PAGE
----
I’m pretty sure I made a mistake when I first started riding my gravel bike. Maybe because I’m a mountain biker, my natural tendency is to get off road, as quick as possible, and get to some trails. Any trails, no matter how rough, steep, twisty, etc.. So that’s what I did with my gravel bike. The first few rides on the new gravel bike, I basically rode my favorite local cross-country loops without considering the, uh, jarring nature of riding a bike without suspension. I tackled countless nasty climbs and descents that are challenging even with my mountain bike. It was after these first few rides I came to the conclusion that gravel bikes are not fun: The dirt is more fun with a mountain bike, and the roads are more fun with a road bike. The compromises of a gravel bike were too much for me to bear happily.
Case in point: one of my favorite things to do on my mountain bike (especially my XC bike) is to explore new singletrack. I’m confident enough on my mountain bike that I know it can handle pretty much anything a new trail can throw at me. I have not found that to be the case with the gravel bike. When I see a fork in an unknown trail, where one option looks smoother and tamer and the other option looks wilder, and I’m on the gravel bike, I take the tamer option. Then I really wish I was on my XC bike and could’ve tried the wilder option.
I’m an optimistic person, and I truly love to ride bikes. So even though I did not have favorable impressions of gravel biking when I first started, I realized I’m new to this facet of the sport and have been willing to give it time. And sure enough, after a few weeks of grinding out tough, cross-country style routes (and wishing I was on my XC bike the whole time), I went for a group ride with people who actually know how to ride gravel. What a difference! The ratio of road to dirt was about 60:40, and the dirt was a nice mix of smooth fire roads, gravel, and a few rougher techy bits to keep things interesting. I began to have an inkling of why people love gravel riding so much, and slowly began to adjust my routes at home to be similar to what I discovered best fit this new bike.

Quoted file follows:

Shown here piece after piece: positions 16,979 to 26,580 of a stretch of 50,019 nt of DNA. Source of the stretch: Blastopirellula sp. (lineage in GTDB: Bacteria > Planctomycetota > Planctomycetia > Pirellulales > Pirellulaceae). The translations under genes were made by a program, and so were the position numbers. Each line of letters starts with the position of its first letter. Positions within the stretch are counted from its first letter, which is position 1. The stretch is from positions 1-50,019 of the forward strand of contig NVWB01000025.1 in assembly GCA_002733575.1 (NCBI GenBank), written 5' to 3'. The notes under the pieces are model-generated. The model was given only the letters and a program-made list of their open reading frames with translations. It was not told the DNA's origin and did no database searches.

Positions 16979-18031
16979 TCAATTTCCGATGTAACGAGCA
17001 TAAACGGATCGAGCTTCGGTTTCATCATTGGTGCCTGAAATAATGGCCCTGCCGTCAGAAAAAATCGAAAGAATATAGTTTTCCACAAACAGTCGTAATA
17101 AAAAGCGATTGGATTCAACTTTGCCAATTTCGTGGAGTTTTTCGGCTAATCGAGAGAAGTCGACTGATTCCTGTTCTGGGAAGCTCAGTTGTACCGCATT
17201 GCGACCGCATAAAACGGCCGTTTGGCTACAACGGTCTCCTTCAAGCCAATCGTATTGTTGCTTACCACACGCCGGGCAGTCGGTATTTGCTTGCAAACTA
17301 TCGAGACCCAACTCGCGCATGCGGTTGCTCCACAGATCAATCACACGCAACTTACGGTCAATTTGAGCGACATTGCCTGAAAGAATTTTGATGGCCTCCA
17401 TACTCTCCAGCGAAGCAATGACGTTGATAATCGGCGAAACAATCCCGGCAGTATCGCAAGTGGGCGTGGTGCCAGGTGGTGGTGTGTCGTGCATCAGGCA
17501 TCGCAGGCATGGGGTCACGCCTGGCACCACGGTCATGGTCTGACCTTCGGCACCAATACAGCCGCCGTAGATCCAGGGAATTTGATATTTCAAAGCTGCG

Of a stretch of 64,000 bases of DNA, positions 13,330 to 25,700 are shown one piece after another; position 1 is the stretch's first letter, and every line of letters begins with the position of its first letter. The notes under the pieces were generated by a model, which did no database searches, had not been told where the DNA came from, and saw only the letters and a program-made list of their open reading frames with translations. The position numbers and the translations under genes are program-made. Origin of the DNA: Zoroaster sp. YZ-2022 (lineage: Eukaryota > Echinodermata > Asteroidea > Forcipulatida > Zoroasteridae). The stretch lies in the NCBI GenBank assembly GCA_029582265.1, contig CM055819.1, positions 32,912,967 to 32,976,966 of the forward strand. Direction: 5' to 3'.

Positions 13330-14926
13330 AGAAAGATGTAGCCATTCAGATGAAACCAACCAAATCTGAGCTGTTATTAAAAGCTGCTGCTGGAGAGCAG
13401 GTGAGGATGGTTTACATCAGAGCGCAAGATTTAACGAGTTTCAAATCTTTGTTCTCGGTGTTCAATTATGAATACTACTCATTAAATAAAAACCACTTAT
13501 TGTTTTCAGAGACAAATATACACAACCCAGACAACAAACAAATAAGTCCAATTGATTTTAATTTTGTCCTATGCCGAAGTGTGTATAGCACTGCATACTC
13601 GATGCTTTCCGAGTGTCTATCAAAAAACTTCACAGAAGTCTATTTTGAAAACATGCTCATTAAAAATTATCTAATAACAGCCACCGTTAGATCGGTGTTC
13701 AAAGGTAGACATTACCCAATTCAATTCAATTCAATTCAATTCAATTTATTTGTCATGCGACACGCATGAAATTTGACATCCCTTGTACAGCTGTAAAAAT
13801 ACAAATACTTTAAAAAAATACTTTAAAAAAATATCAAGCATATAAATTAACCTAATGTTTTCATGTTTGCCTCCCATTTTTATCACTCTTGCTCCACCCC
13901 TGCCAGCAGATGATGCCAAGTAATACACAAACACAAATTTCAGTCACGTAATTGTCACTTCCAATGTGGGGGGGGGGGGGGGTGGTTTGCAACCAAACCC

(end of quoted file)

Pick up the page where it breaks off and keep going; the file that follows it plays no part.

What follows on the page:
So, I have to admit, as I ramped up hours of training for the BWR, gravel biking grew on me. However, to mix things up a bit, the other day I went for a ride on my neglected XC bike. I couldn’t help but notice how smooth everything felt, how I could charge the downhills with a lot more zest, and how mentally I could relax sometimes instead of constantly having to scan ahead and choose the smoothest lines. Hmmm. I don’t know if I’ll ever love gravel biking, but I’m out there trying!
After plenty of hits and misses, my husband and I became expert gravel route planners. In the last two weeks leading up to the big day, we were able to knock out 100-mile rides on the gravel bikes and realized we were actually having fun. I began to think the BWR would not only be “crazy,” but also would be a lot of fun.
I completed the Belgian Waffle Ride on April 30, racing 137 miles and roughly 11,000 ft of elevation on my gravel bike fitted with 32mm tires. I placed 13th in my age group and 45th overall. I dare say I enjoyed myself and the challenge of finishing the longest ride I’ve ever done. I did appreciate having the gravel bike to get me through the wide variety of terrain, especially the long paved sections where I could keep up with the roadies. I also appreciated having mountain bike skills in my pocket to navigate the tricky dirt sections. In the back of my mind though, on all of the dirt “unroad” sections… I wished for my XC bike. Sigh.